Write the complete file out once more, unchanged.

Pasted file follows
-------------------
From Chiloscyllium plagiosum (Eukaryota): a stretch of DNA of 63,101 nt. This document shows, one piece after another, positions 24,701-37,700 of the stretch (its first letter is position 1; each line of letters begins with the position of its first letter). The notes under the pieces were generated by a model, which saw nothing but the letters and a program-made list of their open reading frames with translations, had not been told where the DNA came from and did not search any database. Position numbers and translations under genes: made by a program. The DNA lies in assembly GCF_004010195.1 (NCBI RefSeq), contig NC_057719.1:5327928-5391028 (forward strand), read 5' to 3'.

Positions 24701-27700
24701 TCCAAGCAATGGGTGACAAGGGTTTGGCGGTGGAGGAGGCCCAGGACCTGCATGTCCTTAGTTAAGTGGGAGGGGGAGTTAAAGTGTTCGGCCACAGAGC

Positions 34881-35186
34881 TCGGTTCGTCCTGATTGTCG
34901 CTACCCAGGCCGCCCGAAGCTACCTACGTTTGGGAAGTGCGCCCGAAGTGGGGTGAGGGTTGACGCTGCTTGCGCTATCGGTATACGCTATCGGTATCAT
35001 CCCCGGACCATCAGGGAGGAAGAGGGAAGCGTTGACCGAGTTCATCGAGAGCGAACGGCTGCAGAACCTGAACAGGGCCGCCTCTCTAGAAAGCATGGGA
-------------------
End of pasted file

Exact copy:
From Chiloscyllium plagiosum (Eukaryota): a stretch of DNA of 63,101 nt. This document shows, one piece after another, positions 24,701-37,700 of the stretch (its first letter is position 1; each line of letters begins with the position of its first letter). The notes under the pieces were generated by a model, which saw nothing but the letters and a program-made list of their open reading frames with translations, had not been told where the DNA came from and did not search any database. Position numbers and translations under genes: made by a program. The DNA lies in assembly GCF_004010195.1 (NCBI RefSeq), contig NC_057719.1:5327928-5391028 (forward strand), read 5' to 3'.

Positions 24701-27700
24701 TCCAAGCAATGGGTGACAAGGGTTTGGCGGTGGAGGAGGCCCAGGACCTGCATGTCCTTAGTTAAGTGGGAGGGGGAGTTAAAGTGTTCGGCCACAGAGC

Positions 34881-35186
34881 TCGGTTCGTCCTGATTGTCG
34901 CTACCCAGGCCGCCCGAAGCTACCTACGTTTGGGAAGTGCGCCCGAAGTGGGGTGAGGGTTGACGCTGCTTGCGCTATCGGTATACGCTATCGGTATCAT
35001 CCCCGGACCATCAGGGAGGAAGAGGGAAGCGTTGACCGAGTTCATCGAGAGCGAACGGCTGCAGAACCTGAACAGGGCCGCCTCTCTAGAAAGCATGGGA